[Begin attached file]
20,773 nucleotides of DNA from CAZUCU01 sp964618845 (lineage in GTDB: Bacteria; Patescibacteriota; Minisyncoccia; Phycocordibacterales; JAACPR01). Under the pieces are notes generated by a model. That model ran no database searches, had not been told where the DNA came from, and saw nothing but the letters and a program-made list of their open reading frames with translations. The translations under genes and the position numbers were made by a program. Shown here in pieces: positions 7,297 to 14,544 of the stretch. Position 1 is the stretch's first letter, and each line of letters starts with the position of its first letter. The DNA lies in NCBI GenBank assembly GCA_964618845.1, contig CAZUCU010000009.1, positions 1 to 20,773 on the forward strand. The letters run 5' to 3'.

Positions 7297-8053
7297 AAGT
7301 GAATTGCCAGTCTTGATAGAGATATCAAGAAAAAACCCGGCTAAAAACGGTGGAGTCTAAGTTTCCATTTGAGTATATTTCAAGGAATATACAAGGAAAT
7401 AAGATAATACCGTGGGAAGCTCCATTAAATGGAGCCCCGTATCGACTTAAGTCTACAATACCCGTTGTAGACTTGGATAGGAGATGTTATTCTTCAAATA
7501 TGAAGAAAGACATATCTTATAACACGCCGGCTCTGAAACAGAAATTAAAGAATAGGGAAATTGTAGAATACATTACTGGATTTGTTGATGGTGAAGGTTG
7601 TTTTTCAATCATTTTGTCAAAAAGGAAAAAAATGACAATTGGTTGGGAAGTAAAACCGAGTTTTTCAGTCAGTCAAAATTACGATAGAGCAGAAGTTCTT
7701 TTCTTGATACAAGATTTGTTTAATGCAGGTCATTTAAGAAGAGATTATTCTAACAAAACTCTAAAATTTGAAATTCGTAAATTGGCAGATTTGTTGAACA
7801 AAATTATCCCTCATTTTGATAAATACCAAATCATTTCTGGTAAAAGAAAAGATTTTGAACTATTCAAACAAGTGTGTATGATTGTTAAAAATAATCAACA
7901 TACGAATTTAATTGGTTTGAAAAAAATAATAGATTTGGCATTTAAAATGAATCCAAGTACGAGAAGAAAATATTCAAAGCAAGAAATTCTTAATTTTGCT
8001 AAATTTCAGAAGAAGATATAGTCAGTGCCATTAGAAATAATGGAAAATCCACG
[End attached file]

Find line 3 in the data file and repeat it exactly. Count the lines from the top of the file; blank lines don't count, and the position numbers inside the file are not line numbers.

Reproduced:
7297 AAGT